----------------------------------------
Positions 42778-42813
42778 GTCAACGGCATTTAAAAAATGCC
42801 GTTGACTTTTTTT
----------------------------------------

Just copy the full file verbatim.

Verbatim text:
Positions 42778-42813
42778 GTCAACGGCATTTAAAAAATGCC
42801 GTTGACTTTTTTT